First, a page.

Results from a German cohort study found mean increase in body weight of 2.3 kg after switching from TDF to TAF.
The STEAL study, which evaluated a randomised switch to either abacavir (ABC) or TDF, found increases in body weight were 1 kg greater in the ABC arm at week 96.
TDF/FTC is known to reduce levels of total cholesterol, which might be associated with changes in body weight.
These three studies showed smaller increases in body weight for TDF/FTC compared to other NRTIs. Hill et al noted that at present it is not clear whether the other NRTIs are contributing to increases in body weight, or if TDF/FTC leads to decreases in body weight.
The authors explained that the observational studies and randomised trials in this review have been analysed using a range of methods and propose using categorised measures of BMI increase (eg from normal to overweight, or from overweight to obese), assuming that body weight is measured at the start and end of treatment.
They note that the FDA consider a 5% loss in weight to be clinically significant and suggest that if a treatment increases mean weight by at least 5%, this would also be clinically significant.
From this review, Hill et al draw the conclusion that it is currently unclear whether integrase inhibitors cause clinically significant changes in body weight (at least 5%), or whether these changes are statistically significant but small (less than 5%).
They stress that the effects of integrase inhibitors on body weight need to be analysed for women, by ethnicity, and the potential additional effects of NRTIs must also be evaluated. The endpoint used in these analyses should follow FDA guidelines where feasible and analyses should also include a range of laboratory markers of cardiovascular risk.
It is important to note that when the authors of this review searched for articles on body weight with integrase inhibitors they found no published data from the original phase 3 trials of dolutegravir: SINGLE, ARIA, FLAMINGO, SPRING-2 or GEMINI.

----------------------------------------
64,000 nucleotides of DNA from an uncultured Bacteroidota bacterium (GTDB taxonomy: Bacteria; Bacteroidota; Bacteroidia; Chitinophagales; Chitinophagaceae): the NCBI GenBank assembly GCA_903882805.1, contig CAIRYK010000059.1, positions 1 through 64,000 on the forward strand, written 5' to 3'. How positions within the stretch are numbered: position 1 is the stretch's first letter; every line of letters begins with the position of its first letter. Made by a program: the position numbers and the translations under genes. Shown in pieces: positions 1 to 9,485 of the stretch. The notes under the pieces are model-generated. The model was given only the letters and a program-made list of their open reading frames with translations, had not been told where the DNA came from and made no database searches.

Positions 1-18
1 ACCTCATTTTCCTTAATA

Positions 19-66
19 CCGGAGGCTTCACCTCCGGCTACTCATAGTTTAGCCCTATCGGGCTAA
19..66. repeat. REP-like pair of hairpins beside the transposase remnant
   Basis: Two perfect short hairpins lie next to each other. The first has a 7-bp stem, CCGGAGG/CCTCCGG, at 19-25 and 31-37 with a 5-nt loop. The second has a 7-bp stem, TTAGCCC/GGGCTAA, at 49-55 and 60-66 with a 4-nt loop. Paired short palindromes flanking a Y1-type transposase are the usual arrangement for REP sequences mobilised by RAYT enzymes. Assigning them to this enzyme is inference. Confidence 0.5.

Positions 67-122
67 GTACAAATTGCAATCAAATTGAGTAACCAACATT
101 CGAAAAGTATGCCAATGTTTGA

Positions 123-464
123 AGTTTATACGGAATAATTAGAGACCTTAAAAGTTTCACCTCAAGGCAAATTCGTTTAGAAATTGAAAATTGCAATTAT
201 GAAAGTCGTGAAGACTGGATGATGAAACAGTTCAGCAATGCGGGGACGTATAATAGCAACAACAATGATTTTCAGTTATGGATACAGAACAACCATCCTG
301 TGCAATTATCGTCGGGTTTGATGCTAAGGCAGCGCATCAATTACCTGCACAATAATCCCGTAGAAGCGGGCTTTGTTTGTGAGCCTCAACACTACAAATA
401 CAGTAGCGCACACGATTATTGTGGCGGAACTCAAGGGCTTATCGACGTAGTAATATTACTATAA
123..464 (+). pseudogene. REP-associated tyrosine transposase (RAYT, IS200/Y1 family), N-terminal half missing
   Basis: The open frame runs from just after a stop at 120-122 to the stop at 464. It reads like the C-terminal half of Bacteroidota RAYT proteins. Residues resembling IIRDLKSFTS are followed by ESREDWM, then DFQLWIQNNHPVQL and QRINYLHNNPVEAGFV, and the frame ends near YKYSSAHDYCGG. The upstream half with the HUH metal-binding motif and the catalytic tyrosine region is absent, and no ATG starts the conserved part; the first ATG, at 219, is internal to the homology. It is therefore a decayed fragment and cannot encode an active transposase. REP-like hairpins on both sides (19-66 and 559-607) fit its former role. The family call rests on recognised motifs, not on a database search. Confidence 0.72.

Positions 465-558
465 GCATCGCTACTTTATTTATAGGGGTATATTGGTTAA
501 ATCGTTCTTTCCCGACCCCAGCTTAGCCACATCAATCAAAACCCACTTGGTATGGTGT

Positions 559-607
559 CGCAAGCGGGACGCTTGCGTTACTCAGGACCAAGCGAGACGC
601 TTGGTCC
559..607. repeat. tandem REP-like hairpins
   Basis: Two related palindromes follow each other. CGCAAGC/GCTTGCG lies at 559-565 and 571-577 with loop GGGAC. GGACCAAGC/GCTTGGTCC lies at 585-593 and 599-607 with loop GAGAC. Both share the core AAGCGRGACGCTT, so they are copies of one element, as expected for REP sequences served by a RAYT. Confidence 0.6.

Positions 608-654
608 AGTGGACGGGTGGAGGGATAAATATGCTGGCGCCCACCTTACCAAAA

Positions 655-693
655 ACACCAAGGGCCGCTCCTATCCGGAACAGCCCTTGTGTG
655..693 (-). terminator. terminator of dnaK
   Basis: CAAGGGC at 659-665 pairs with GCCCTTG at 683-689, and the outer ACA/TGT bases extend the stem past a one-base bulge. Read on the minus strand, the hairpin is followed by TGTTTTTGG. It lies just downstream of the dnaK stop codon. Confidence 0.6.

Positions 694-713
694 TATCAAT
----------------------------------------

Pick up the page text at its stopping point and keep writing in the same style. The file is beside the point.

It seems that body weight was not measured prospectively in these studies so they were unable to evaluate the risk of clinical obesity. The publications from the main phase 3 clinical trials of elvitegravir, RAL and BIC do not include any information on body weight either.
And, as usual, the majority of people in phase 3 randomised trials of integrase inhibitors are white and male and results to date suggest that integrase inhibitor-associated weight gain might be greater in women and black people.
Ongoing African studies – including ADVANCE, NAMSAL and DolPHIN 1 and 2 – comparing DTG to EFV, with predominately black and female populations, have started reporting results or will do so this year.  These studies will provide more information on whether or not this potential effect differs by sex and ethnicity.
Clearly this phenomenon needs to be carefully monitored given the widespread introduction of DTG globally.
Changes in body weight (and shape) are difficult for patients to report because many doctors see this as being driven to lifestyle factors (diet, exercise etc).
These studies suggest a sufficient signal for significant weight gain to be reported to drug safety and surveillance databases, including the UK Yellow Card Scheme. 
- Hill A et al. Are new antiretroviral treatments increasing the risks of clinical obesity? Journal of Virus Eradication 2019;5: e45–e47.
- HIV i-Base. Adult and paediatric optimised ART trial tracker.
- UK Yellow Card Scheme